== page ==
It kinda gets blown away when we see state action to deny homeless people food freely given by non-profit organisations. Like this, for example.
That footage is from Orlando, Florida, just a few days ago.
They have a rule there, you see, which prohibits the giving of food to more than 25 people within a two mile radius of City Hall. This would include just setting up a food stall and handing it out for free to anyone who can't afford it, like the homeless kids in the video. And the city is spending a lot of money defending their stance in court.
The reason given is the lack of a state-sanctioned licence (I've written about the all-encompassing restrictions on liberty such measures entail before). You'd think they would be pleased to see others shouldering a burden which the state usually quotes as an expense they would rather do without, wouldn't you? Not in this case, though, and I'm pretty sure the licence excuse is just that. A convenient excuse.
It's worth pointing out - before you begin thinking Orlando is too far away to care about - that the same is planned for Westminster, and even in the think-of-the-poor progressive paradise of Brighton there have been rumblings.
There are voices in the local council who really don't like what we do, suggesting it attracts the homeless and makes Brighton more "homeless friendly", others have said "food for free" encourages a degree of fecklessness, others just object to the possibility of "litter".In the US, San Francisco - YES, even caring, right on, bleeding-heart San Francisco - is amongst a host of cities who would gladly see the homeless rot rather than benefit from voluntary handouts.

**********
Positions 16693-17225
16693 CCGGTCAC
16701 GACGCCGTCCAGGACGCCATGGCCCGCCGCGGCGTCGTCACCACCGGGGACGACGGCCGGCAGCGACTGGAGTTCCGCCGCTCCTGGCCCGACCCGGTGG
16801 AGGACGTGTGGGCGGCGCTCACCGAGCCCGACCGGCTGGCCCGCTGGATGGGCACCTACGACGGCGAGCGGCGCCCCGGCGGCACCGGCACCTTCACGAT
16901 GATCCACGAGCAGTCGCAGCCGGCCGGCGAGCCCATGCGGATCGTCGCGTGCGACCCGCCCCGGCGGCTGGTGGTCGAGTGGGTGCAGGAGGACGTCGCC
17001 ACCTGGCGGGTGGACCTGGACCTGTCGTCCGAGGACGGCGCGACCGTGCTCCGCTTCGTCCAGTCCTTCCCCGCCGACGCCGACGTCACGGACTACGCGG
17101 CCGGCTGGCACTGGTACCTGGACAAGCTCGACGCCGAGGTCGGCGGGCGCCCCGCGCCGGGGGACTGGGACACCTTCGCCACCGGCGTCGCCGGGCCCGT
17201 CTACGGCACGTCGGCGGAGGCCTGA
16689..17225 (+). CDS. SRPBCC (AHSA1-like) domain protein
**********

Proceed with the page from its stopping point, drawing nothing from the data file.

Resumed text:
Now, it's ironic that the group who filmed the above are a vegan anti-war organisation which presumably leans to the left - a fact borne out by the chant against 'corporate greed' - since it's clear that lefty authorities are equally happy to criminalise those who wish to voluntarily feed the poor as right of centre ones.
Perhaps for good reason, too. I mean, the argument that only the state - or those who are sanctioned by the state - are able to tend to the needy is a keystone of every government's thirst for taxation income. Too many 'mutuals' or other alternatives to state monopoly lends credence to the idea that there may be a perfectly workable solution to essential welfare needs which doesn't involve the removal of private income - to the benefit of public sector administrators - under the threat of imprisonment.
We must be directed to understand - by arresting heretics if need be - that looking after the poor can only be done properly by government, and anything that remotely threatens such a notion should be stamped on. Very hard.
Approved charities which align themselves with state policy will be fêted and amply funded, those which don't will suffer the full force of a state in defence of its aura of all-encompassing benevolence.
If that means letting the poor go hungry, so be it.